“It wasn’t easy at all.

Until that wonderful day in March 2004 when our coach at the time, Joaquin Caparros, decided I was ready to make my league debut.

It took more than two years of trafilament in Sevilla’s second team and a lot of tenacity before I got where I am now: in the starting eleven and in the Spanish national team squad.

I am not exactly the most talented footballer around.

OK, I have a nice left foot, a good technique, I can jump over an opponent in dribbles and I can cross.

But I’m not David Silva or Antonio Reyes.

I had to fight, sacrifice and put my soul into every training session to make it to the first team.

The club, in order to give me experience, tried several times to offer me solutions in Segunda or even in lower-level teams in Primera.

I never wanted to know.

I was born in Seville, in the Barrio del Nervion, I have always supported Seville.

Here I grew up and here, only here, I want to play.

In the youth academy I played alongside wonderful guys (and great footballers) like Sergio Ramos, Sergio Navas, Alejandro Alfaro and my good friend Kepa Blanco, and together we all found our place in the football that counts.

Then came THAT night.

27 April 2006.

At the Sanchez Pizjuan we play against Schalke 04.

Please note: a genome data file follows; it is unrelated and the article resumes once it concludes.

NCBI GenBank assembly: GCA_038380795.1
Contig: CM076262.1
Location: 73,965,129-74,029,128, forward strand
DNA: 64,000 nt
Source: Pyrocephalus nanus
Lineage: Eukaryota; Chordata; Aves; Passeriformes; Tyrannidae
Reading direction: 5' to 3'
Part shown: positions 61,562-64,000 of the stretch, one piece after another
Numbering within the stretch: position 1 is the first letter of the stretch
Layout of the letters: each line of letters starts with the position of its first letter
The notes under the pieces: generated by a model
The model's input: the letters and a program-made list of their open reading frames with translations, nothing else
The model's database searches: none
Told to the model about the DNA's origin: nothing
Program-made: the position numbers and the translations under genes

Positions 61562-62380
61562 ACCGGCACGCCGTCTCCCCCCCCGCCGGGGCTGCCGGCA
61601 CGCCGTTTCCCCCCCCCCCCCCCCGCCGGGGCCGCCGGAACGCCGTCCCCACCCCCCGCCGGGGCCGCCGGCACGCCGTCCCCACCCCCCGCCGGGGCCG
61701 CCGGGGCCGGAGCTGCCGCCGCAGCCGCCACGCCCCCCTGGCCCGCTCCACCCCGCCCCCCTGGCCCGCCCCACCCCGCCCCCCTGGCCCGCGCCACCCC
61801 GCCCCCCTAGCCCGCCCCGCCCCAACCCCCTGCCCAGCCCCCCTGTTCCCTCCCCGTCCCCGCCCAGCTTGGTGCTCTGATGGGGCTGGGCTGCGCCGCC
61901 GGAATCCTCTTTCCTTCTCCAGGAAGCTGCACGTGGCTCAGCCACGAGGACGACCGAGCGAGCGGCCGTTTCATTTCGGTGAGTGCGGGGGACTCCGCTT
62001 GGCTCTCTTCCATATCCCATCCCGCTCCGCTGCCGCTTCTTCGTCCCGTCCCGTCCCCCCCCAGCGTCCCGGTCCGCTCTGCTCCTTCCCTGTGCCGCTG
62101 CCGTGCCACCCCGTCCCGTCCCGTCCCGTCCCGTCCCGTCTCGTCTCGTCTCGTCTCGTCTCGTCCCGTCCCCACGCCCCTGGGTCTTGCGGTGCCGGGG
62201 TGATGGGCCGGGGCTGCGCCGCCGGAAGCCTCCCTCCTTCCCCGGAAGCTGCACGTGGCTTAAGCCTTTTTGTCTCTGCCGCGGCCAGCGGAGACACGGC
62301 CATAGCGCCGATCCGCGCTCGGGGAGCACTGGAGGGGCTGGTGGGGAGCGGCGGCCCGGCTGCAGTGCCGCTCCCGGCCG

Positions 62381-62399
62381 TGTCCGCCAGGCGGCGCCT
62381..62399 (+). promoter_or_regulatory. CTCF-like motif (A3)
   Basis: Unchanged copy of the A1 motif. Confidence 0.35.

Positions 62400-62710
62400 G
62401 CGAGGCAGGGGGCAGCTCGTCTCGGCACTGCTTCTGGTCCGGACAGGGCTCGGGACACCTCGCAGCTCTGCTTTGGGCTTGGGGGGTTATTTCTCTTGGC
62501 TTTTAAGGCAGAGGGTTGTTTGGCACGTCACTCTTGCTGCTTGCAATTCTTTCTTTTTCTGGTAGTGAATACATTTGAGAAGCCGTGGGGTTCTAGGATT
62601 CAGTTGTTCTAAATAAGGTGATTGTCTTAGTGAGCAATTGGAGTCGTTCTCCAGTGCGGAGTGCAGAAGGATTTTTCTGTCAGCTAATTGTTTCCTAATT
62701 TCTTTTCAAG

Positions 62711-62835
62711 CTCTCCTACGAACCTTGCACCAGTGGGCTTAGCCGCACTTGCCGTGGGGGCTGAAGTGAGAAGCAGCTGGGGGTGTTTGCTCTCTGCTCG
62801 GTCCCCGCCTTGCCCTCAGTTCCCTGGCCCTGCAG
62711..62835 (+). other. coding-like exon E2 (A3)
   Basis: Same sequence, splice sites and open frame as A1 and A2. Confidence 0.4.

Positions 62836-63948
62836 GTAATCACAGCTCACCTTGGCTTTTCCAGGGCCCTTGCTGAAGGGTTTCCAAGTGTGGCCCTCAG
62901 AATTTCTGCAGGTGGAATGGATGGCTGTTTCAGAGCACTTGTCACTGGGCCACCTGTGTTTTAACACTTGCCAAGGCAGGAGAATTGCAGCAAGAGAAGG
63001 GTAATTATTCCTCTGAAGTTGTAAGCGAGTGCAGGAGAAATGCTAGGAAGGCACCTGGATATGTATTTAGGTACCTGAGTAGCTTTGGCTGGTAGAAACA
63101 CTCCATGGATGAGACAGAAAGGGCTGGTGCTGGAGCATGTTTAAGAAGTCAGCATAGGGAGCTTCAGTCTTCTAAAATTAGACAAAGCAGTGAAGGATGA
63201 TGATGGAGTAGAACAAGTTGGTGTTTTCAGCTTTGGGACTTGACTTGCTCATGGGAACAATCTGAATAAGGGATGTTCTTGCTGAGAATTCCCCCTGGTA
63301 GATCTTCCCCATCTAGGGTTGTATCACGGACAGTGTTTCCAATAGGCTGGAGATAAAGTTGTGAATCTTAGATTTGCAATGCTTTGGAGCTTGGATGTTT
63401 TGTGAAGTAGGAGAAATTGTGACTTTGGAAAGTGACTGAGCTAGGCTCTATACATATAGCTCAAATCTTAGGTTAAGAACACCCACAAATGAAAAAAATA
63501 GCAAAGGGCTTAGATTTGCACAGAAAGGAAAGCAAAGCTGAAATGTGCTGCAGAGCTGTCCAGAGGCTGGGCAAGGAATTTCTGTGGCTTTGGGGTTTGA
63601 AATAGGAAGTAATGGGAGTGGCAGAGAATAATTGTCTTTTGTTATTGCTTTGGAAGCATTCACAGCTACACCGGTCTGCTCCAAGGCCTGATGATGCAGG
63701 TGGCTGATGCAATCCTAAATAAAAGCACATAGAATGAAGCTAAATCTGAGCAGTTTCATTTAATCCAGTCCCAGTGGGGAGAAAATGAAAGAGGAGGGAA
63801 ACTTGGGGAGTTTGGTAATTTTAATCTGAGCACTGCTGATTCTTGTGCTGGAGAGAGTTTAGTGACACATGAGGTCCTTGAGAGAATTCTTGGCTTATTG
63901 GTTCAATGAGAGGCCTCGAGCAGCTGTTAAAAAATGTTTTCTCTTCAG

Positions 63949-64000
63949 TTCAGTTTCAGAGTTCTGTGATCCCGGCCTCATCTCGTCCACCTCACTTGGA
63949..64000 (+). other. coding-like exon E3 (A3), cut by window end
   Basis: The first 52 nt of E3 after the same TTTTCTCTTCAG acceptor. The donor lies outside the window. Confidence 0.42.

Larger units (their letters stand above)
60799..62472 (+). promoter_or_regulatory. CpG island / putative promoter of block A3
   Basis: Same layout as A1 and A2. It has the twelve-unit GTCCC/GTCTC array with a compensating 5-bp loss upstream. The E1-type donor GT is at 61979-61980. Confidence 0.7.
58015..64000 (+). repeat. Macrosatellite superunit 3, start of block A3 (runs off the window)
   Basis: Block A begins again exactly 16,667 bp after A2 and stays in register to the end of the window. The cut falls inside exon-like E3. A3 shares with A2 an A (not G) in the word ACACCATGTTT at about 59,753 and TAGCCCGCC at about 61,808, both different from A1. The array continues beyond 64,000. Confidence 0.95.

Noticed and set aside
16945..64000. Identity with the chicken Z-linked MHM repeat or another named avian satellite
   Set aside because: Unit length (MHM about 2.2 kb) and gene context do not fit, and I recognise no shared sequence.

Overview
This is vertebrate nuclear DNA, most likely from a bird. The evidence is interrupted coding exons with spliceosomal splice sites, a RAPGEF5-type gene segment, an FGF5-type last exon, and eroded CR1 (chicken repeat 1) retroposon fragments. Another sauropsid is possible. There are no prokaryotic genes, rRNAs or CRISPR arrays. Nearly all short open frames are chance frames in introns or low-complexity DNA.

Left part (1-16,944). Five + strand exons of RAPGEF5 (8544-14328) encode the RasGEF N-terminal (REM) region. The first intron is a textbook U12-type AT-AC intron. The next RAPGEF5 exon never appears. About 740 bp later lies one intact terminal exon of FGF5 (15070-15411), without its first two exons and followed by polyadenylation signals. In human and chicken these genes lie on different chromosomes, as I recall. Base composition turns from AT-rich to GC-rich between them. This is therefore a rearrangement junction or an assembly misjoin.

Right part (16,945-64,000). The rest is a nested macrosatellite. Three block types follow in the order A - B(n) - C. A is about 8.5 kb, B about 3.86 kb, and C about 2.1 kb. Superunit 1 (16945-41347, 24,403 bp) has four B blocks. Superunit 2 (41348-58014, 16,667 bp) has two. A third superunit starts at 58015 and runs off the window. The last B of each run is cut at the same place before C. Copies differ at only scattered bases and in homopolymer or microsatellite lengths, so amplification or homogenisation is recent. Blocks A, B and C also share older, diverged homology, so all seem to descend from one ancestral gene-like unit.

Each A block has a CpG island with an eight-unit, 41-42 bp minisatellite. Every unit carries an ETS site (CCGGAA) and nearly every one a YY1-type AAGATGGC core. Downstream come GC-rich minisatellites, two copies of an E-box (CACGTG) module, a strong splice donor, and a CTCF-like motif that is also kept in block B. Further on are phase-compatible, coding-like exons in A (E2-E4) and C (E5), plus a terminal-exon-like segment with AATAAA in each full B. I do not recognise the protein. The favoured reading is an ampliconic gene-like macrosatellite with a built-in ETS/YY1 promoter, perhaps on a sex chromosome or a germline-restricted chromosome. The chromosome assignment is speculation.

It’s the semi-final of the Uefa Cup.

In the first leg we snatched a 0-0 draw that didn’t make us feel at all comfortable.

I’m on the bench.

The match doesn’t get unblocked. These Germans are tough, organised and have a couple of very good players.

At a certain point Juande Ramos calls me. I’ve already been warming up on the sidelines for a good twenty minutes.

“Come on Antonio, get on the pitch. Stay ‘open’ on the left flank and bombard the German defence with crosses.”

That’s what our coach told me.

And when that ball arrived from the opposite flank in extra time, I didn’t think twice about it; a left-footed volley with the ball ‘spinning’ just enough to go in five centimetres from the opposite post.

The stadium came down.

At that precise instant I realised that I too had become a piece of history for my beloved club.

It is 25 August 2007.

We are playing at the Sanchez Pizjuan in Seville.

We are almost half an hour into the first half of the match between the hosts Sevilla and Getafe.

It is the first match of the new La Liga season.

The start is in favour of the guests who find the goal after only two minutes of play.

Sevilla is shocked for a few minutes by this cold goal.

But then it began to grind out play, especially on the flanks where Navas on the right and the Capel-Puerta pair on the left were beginning to produce play and supplies for the attacking pair Kanoutè and Luis Fabiano.

Shortly before the half-hour mark, however, something strange happens … something initially barely decipherable.

A Getafe move ended in a deadlock and Antonio Puerta, who had been following and controlling the action, headed the ball downfield.